from Fall 2002 Fanfare
tells college kids to dream big and Don Daniel did. He had, in fact,
dreamed of being a lawyer since sixth grade.
But nowhere in his wildest dreams, admits Daniel, did he ever fantasize
about being a judge. Running unopposed in the general election this
fall, after emerging the victor in a tough Republican primary, Daniel
will be sworn in as Tippecanoe County Circuit Court Judge in January.
During his 27 years as a Lafayette attorney, family law became his
bailiwick. As a Circuit Court Judge he’ll also deal with family
issues – guardianships, adoptions, estates, trusts, divorces
and civil suits.
Daniel (wife Sandy is a Purdue grad and son Jim is a middle school
band director in Tennessee) promised himself he’d have a new
job by age 55 because burn-out presents a serious problem for lawyers.
“People come in and pour their hearts out and no one can ignore
that. It affects you. You end up struggling along with them for months
and months,” says the 56-year-old.
“A lot of lawyers run out of energy because people depend on
you so much.”
Daniel’s experiences as a judge pro tem gave him a taste for
the bench, and he decided to run when the opportunity presented itself.
Moving into new areas of law holds great appeal, but there are other
things he’ll miss – like working as part of a legal team.
“As judge pro tem there have been times when I’ve gotten
down off the bench and really felt like I did the right thing, and
did it well. When that happens you want someone to give a high five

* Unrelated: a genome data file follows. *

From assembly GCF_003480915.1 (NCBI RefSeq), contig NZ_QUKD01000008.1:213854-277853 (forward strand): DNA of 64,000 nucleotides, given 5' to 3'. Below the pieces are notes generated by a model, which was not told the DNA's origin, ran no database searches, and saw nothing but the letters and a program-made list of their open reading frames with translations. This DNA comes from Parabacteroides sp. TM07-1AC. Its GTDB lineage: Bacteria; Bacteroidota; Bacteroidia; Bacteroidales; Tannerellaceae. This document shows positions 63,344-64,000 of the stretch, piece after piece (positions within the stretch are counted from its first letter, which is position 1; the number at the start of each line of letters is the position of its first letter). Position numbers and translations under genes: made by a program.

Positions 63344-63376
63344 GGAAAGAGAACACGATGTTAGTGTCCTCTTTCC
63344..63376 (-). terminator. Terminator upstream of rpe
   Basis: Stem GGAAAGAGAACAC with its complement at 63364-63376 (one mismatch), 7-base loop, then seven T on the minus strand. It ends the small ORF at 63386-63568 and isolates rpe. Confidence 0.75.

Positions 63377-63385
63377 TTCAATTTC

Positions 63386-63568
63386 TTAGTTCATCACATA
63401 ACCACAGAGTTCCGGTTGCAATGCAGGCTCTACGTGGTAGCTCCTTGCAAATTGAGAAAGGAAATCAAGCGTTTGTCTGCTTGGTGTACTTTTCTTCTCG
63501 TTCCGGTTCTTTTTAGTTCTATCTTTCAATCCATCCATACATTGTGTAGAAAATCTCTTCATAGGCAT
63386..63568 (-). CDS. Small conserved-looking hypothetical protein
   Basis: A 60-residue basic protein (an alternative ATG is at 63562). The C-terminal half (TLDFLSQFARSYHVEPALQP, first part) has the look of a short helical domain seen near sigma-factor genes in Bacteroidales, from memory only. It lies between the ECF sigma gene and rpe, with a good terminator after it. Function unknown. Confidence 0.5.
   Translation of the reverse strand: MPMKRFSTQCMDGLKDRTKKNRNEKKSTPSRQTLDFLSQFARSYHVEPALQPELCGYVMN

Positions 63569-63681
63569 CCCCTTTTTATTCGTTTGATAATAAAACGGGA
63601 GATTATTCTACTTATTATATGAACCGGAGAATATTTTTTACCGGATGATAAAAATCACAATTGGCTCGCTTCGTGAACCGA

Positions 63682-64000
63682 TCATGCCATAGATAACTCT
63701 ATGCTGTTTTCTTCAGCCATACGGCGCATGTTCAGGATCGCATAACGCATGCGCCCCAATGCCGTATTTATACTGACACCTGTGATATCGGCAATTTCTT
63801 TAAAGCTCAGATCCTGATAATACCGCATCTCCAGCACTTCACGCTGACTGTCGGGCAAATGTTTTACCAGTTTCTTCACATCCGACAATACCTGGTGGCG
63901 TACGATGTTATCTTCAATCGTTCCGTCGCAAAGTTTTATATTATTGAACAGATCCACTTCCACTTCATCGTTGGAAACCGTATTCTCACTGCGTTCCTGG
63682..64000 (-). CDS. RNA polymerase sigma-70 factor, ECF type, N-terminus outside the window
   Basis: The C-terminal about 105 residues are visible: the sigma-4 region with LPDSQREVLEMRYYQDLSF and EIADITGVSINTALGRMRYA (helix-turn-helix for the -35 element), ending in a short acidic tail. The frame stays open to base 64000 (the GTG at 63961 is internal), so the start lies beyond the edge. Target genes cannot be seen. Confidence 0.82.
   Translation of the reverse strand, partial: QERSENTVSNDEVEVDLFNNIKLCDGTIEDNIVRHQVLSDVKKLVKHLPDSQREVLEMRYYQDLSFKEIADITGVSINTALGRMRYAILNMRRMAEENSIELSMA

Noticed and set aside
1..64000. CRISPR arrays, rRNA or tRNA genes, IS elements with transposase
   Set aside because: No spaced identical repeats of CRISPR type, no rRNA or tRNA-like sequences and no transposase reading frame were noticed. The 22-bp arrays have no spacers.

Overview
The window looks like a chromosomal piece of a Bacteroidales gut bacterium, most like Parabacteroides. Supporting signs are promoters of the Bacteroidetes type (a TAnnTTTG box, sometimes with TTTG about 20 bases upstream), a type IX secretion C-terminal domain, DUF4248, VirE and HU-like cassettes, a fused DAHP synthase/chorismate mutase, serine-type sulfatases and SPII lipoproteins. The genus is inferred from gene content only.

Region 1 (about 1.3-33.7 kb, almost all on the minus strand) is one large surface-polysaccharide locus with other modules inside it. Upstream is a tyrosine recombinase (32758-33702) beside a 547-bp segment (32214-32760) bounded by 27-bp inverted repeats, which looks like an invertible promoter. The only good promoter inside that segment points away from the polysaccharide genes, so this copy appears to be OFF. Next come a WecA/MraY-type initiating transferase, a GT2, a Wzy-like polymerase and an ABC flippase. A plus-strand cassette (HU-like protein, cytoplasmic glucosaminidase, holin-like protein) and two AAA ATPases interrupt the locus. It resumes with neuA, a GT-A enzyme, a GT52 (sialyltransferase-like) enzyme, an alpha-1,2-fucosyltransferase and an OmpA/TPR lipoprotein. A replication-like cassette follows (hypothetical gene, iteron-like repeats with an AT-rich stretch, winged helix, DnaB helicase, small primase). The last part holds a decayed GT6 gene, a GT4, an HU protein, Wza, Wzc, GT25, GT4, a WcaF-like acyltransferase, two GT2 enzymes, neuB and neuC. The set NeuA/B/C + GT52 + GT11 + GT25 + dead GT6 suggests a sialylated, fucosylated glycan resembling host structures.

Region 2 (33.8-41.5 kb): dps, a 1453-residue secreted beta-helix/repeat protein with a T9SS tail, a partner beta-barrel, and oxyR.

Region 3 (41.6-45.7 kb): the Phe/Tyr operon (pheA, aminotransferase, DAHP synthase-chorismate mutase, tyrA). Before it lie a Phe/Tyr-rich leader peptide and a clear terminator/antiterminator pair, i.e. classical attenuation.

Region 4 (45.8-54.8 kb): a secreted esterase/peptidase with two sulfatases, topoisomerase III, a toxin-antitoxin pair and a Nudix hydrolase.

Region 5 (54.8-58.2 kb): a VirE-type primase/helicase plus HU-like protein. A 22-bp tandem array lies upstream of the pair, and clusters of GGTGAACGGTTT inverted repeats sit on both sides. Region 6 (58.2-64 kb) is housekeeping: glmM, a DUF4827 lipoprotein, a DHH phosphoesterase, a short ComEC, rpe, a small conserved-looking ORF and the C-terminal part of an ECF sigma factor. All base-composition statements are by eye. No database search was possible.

to, and there’s no one on the judge’s team.”
At Purdue in the 1960s, Daniel was a member of the marching band
when it made its first Rose Bowl appearance and participated in the
first band trip to Venezuela in January 1966.
Memories from an elementary school performance on that trip remain
vivid. “Kids were on the balconies and surrounding us on the
school’s plaza. They were screaming and running up, wanting
to touch us. It was like we were the Beatles. Until I became judge
no one else had ever asked for my autograph.”
Looking back at the elements that shaped his character, “I
learned more about responsibility and leadership in band than in all
the other 102 credit hours I took at Purdue,” he says.
“My nightmare was never that I’d forget to study. It
was that I’d show up at the football field without my hat. I
still have that dream. When I’m under pressure, there’s
Throughout his adult life, music has been his escape. Daniel serves
on Purdue Bands Advisory Board, and always plays sax in alumni marching
band. In Alumni Concert Band, the Purdue Summer Band and the Lafayette
Citizen’s Band, he plays bass clarinet.
“I think it’s a more important escape now,” than
at Purdue, he says. “Kids can better express their emotions.
People who walk around in suits all day need something like music.”
If there’s time for yet another career in Daniel’s life
- after he retires as judge - he knows what he wants it to be. “I
want to play ragtime piano in a swamp bar in Florida. And I’m
reluctant to wait until I’m 68 to take off my tie for the last